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What is sleep deprivation?

Sleep deprivation can be difficult but there are ways to manage it


Written by SpunOut | View this authors Twitter page and posted in health


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Sleep deprivation is a condition where the body is not getting the required amount of sleep needed to feel rested the next day.  It can be classified as either chronic or acute, chronic being the more severe out of the two and possibly leading to serious health conditions.  It has been reported that 6 out of 10 people who live in Ireland are not getting the required amount of sleep needed every night.  

What is sleep deprivation?

Symptoms of sleep deprivation

  • Excessive daytime sleepiness
  • Fatigue
  • Decreased alertness
  • Decreased performance
  • Memory and cognitive impairment
  • Weight gain
  • Inability to fully concentrate on tasks
  • Changes in mood
  • Possible injury due to decreased alertness and performance
  • Chronic sleep deprivation can also lead to major issues such as: health problems (obesity, high blood pressure), impairment of mood, depression, and increased mortality rates

Causes of sleep deprivation 

The overall cause of sleep deprivation is lack of getting the recommended number of hours of sleep per night.  However, lack of recommended hours of sleep can be due to several factors, such as:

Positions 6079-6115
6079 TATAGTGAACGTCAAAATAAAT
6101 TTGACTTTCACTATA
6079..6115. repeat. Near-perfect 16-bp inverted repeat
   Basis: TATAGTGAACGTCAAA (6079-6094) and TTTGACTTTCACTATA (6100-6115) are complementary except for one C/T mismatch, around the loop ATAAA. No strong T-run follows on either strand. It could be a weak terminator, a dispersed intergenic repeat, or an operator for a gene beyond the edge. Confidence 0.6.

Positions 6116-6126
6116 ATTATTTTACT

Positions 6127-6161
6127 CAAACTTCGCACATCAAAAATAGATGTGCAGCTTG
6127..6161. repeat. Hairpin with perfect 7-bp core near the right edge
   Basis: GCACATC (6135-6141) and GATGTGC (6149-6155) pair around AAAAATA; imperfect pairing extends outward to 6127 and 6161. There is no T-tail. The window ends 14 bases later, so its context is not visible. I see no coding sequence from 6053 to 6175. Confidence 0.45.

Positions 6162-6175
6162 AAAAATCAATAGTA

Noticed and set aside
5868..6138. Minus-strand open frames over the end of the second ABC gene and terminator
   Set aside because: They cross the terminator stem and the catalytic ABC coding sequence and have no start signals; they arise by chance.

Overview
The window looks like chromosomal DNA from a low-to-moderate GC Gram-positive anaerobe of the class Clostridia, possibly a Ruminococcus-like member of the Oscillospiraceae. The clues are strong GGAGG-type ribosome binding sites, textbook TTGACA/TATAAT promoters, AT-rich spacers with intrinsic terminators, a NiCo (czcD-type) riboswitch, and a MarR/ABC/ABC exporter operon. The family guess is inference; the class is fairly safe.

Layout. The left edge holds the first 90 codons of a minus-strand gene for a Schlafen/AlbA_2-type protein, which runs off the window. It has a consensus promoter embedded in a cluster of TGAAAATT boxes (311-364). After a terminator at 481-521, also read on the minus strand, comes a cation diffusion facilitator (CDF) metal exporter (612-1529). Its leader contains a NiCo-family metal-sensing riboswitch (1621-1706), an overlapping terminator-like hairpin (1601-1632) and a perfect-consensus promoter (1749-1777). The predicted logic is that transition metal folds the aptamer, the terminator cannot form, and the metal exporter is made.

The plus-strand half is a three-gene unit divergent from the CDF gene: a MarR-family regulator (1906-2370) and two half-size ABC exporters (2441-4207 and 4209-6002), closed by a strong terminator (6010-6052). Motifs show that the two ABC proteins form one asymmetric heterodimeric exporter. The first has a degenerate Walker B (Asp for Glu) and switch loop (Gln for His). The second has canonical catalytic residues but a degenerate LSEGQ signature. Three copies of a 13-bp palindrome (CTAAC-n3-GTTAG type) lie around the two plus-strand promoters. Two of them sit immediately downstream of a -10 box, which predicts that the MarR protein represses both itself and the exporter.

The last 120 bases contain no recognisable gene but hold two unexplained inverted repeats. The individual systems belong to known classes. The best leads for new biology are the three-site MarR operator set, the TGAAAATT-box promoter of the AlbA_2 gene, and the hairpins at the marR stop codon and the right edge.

• Sleep disorders such as, insomnia, sleep apnea, narcolepsy and sleep walking
  • Personal choices such as choosing to stay up later than you should (i.e. staying up and watching tv)
  • Irregular work shift hours can lead to not getting enough sleep or shifting your regular sleep schedule
  • Poor sleep hygiene, for example drinking caffeine before bed will cause you to be more alert
  • Worrying and stressing over things before bed will also cause you to not be in a relaxed state of mind therefore making it harder to fall asleep
  • If where you sleep is too noisy, bright, hot, or cold it might be causing you to not be able to go to sleep right away
  • Some medication has a symptom of insomnia (i.e., some ADHD medication)
  • Illnesses such as the cold can cause disruptive sleep due to constant coughing, sneezing or blowing your nose

How to get a good night's sleep 

  • Try to aim for 7 to 8 hours of sleep every night, since that is the average amount of sleep required in order to get a good night’s rest
  • Go in and talk to your GP about your sleep deprivation - it could be something more than not getting enough sleep, such as a sleep disorder causing you to be sleep deprived
  • Avoiding caffeine before bed, having a general time when you get up and go to bed, staying clear of eating heavy foods before bed and establishing a relaxing bedtime routine can help you get a better night's sleep

Feeling overwhelmed or want to talk to someone right now?

If you are a customer of the 48 or An Post network or cannot get through using the ‘50808’ short code please text HELLO to 086 1800 280 (standard message rates may apply). Some smaller networks do not support short codes like ‘50808’.

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Published July 13th2017
Last updated July 17th2017
Tags sleep health wellbeing
Can this be improved? Contact editor@spunout.ie if you have any suggestions for this article.
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